Free Markets, Free People


Imagine a president who puts the needs of the country before a political agenda

Jeffery Folks at American Thinker begins his article with:

Imagine a president who gets behind drilling, welcomes the cutting-edge technology of companies such as ExxonMobil, and offers generous 15-year tax breaks to ensure that new drilling projects move forward.  That’s the kind of energy policy America needs in order to achieve energy-independence.

I’d love to imagine that.  In fact and unfortunately, we have a president who does exactly the opposite. 

If you want someone like Folks is wishing for, you’ll have to go to Russia:

Unfortunately, it’s not Barack Obama who’s behind those positive energy policies; it’s Vladimir Putin.

As Russian president-elect, Putin has made it clear that he intends to open his country’s arctic and Black Sea regions to drilling.  The potential is so great, and the necessary investment so immense, that even Russia’s giant state-run oil companies, Rosneft and Gazprom, lack the resources and technology to proceed.  So, with Putin’s blessing, Rosneft and Gazprom have entered into joint-production agreements with Exxon, Italian major Eni, and other Western companies.  The stakes are huge — not just for these companies, but for the Russian economy.

The arctic and Black Sea fields being jointly developed by Rosneft and Eni contain an estimated 36 billion barrels of oil equivalents.  Those under development by Rosneft and Exxon, which may ultimately require an investment of as much as $500 billion, contain estimated reserves of 36 billion barrels in the arctic Kara Sea fields alone.  (Total recoverable arctic reserves have been estimated at 134 billion barrels of oil equivalent but will likely go higher as exploration proceeds.)  In addition to the arctic and Black Sea fields covered in the Exxon and Eni agreements, president-elect Putin has expressed an interest in the possibility of joint ventures to develop vast Siberian tight shale formations.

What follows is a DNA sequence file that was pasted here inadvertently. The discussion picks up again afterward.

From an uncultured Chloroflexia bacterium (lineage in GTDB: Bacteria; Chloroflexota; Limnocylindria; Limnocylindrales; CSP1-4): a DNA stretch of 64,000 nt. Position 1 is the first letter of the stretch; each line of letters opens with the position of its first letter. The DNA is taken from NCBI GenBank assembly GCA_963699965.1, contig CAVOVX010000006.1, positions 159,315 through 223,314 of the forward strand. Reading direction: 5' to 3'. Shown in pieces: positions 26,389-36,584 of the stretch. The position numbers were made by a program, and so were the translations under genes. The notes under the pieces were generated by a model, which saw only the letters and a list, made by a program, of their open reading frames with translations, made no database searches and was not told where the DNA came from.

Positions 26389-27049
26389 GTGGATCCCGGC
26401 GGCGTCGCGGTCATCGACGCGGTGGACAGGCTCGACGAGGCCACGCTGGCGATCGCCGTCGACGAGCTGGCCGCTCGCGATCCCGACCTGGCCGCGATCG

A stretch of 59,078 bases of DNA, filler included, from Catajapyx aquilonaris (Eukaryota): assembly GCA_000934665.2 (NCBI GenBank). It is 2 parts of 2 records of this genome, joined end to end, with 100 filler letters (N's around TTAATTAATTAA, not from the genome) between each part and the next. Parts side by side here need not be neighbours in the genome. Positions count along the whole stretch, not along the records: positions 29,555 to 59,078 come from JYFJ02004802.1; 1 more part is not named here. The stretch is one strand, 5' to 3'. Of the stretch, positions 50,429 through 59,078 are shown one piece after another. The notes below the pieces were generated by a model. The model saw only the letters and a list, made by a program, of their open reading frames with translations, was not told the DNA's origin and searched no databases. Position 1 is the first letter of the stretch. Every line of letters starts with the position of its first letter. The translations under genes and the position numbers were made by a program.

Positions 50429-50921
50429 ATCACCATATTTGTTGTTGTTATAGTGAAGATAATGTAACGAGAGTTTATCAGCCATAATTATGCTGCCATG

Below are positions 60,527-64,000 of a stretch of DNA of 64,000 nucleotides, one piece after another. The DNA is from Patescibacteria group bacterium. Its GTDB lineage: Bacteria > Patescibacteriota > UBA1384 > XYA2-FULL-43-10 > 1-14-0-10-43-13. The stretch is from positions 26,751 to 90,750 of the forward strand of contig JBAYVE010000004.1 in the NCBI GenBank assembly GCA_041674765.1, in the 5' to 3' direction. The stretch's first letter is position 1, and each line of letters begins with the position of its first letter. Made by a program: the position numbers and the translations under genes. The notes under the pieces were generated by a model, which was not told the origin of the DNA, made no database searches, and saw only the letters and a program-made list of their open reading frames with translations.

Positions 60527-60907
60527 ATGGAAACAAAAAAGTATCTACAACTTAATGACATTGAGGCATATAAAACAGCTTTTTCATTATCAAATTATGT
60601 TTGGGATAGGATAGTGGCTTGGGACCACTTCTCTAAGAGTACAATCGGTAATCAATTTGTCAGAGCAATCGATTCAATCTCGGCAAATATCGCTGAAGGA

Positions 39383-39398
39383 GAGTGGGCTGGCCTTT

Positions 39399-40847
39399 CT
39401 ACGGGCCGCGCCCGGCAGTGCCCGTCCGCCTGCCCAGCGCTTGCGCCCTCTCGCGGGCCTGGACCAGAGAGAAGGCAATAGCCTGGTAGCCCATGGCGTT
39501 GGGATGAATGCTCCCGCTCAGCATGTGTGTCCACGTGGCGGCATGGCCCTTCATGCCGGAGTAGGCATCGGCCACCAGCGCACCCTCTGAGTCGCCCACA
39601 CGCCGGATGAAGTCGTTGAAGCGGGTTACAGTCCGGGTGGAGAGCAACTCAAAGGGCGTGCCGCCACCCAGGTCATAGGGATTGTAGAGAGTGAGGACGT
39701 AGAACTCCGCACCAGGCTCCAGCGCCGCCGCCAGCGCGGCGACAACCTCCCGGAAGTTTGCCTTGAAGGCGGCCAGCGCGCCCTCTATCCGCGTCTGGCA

The US has an incredible amount of natural resources including huge reserves of oil and natural gas.  We’re already the number 3 oil producer in the world.  And guess who actually leads the world with recoverable fossil fuel reserves?   Yes, that would be the US.  Imagine an energy policy that made extraction of that fuel a priority?  With aggressive exploration and drilling (as well as approval of the Keystone XL pipeline) we could have a 92% secure liquid fuel sources by 2030.  Not to mention, in a time of high unemployment, a jobs bonanza.

But what do we get? 

Not that, that’s for sure.   We instead get a president who talks about an “all-of-the-above” energy policy while his actions belie his claims.  He’s turned lose a executive agency (EPA) on the fossil fuel industry that has already been slapped down numerous times by the judiciary for over-reach.  Drilling and permits on federal land have gone down dramatically.

In an oil market that has seen supplies tightening and prices going up, his administration has done everything to keep it that way.

And voters aren’t happy with his performance at all.

If this is going “Forward”, I’d hate to see backward.

~McQ

Twitter: @McQandO